Some pictures of the reciently compleated French Imperial Guard artillery. The photos are pretty crap but I can't seem to edit in Photobucket as I usually do. Frustrating.







On with the corps cavalry next.
Dave.

Sunday, 12 July 2015

Sparta Vs Athens 15mm, the game.

Athenian Vs Spartan alliance battle with the Athenians having a few more hoplites but with the Spartans having the edge on quality. The rules as explained in the previous post were 'To the Strongest', 15mm mix of figures on Impetus bases on a hex base table, again explained in the last post.
Movement is card based, four packs are used, two per side. The picture cards are removed and the packs split into red and black. Each side is divided into commands (usually three) with each command completing it's move before moving onto the next command.
Units are activated by drawing a card from the pack, placing it behind the unit in question with initially a standard move needing at least a two to activate. Cards are best drawn for each unit in the command then so long as you don't fail going back to the lowest drawn card behind a unit in that command and attempting to beat it, i.e. a two is the first card, then you will need a three to initiate again and so on till you fail. Difficult moves (turning one hex point left or right or stepping back one hex) requires one card higher again so the three above would therefore need to be at least a four so that moving troops becomes increasingly difficult as you go on. If you fail to initiate a unit all movement ceases for that command and you move on to the next. When all commands have completed their moves/combats the cards are shuffled and the opposition have their turn.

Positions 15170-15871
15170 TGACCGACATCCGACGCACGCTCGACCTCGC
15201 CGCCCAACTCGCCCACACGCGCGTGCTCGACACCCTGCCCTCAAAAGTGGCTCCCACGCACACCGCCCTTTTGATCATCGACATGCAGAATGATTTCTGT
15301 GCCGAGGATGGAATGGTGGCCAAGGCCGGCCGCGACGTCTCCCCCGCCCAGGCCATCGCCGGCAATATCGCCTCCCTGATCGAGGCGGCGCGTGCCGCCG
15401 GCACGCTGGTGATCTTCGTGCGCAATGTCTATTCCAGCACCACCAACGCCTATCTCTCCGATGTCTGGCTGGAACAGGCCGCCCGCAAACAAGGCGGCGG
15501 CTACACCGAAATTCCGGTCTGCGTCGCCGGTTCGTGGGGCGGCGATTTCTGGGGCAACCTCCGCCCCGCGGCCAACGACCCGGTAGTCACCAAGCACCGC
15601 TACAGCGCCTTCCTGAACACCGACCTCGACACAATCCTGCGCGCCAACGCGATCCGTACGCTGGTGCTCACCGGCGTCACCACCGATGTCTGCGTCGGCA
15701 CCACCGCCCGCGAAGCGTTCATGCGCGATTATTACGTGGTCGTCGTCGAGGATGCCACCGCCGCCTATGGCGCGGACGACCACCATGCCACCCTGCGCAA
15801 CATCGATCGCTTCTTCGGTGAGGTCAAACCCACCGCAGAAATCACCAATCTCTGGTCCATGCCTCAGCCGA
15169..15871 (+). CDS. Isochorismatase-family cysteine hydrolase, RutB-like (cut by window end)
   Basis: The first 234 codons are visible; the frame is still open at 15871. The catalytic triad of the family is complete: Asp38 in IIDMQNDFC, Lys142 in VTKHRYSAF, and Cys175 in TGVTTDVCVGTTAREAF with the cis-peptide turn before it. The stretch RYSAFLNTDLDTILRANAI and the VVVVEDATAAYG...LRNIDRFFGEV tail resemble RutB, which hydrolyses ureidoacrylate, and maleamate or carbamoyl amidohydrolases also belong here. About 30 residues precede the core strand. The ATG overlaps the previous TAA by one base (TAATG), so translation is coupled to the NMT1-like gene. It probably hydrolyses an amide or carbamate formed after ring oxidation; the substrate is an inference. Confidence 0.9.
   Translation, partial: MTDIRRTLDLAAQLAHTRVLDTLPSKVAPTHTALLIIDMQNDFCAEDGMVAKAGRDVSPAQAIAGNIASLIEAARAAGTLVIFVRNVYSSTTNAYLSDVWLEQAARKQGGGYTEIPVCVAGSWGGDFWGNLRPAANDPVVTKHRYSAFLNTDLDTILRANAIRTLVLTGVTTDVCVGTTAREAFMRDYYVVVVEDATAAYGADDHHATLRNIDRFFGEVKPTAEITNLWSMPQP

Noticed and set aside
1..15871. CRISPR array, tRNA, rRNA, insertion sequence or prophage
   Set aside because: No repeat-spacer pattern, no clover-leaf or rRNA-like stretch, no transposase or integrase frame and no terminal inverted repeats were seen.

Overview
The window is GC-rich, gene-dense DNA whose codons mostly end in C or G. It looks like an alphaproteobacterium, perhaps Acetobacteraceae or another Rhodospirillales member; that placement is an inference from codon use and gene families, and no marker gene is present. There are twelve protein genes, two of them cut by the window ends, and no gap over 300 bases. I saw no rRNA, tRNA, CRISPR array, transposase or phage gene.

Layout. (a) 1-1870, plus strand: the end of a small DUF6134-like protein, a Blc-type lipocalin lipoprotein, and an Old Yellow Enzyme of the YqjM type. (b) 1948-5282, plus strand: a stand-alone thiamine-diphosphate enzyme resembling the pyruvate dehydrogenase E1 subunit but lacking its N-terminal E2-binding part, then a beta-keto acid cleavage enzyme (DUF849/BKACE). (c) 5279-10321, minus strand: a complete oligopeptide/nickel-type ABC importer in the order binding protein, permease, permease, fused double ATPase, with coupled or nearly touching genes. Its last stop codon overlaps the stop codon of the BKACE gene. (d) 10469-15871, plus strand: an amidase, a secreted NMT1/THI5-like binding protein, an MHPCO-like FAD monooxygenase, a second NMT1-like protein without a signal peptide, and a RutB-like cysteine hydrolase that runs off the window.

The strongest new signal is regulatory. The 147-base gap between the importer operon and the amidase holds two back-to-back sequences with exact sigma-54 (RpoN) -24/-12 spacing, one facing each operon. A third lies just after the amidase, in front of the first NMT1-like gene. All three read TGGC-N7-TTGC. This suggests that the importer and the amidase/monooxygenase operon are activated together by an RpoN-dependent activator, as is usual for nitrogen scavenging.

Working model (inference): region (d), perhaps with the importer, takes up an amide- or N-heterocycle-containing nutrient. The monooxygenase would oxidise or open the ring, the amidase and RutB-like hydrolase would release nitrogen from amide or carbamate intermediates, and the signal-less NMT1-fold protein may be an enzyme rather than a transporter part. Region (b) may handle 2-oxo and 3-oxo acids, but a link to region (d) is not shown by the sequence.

Victory points are calculated to a formula and each side is given an appropriate number of tokens which they discard each time a unit is lost. Run out of tokens an loose the game.

The initial set up with the Spartan alliance on the left (me) and Athenians (Neal) on the right. Hoplites in the centre lights on the flanks for both sides, in other words a classical setup. Lichen marks rough going, hills give height advantage and block line of sight.


1st move by me and the Theban tossers decide prudence is best and turn over an ace for their command, a two is the minimum required, troops move one extra hex while out of charge reach of enemy (not in rough terrain), there is a command radius of two hexes so be careful where you place your leaders.


This picture shows the cards behind the units on the Spartan left flank command, I wanted to activate the Skythian horse archers (centre of the picture) to enable them to fire on the hoplites to their front. As can be seen they drew a four on the first turn of the cards while the other units turned higher cards, I therefore attempted to activate them again as they would only have required at least a five to fire, unfortunately another four was pulled out meaning that that commands moves were at an end. The small dice donate the number of missile ammunition each unit has.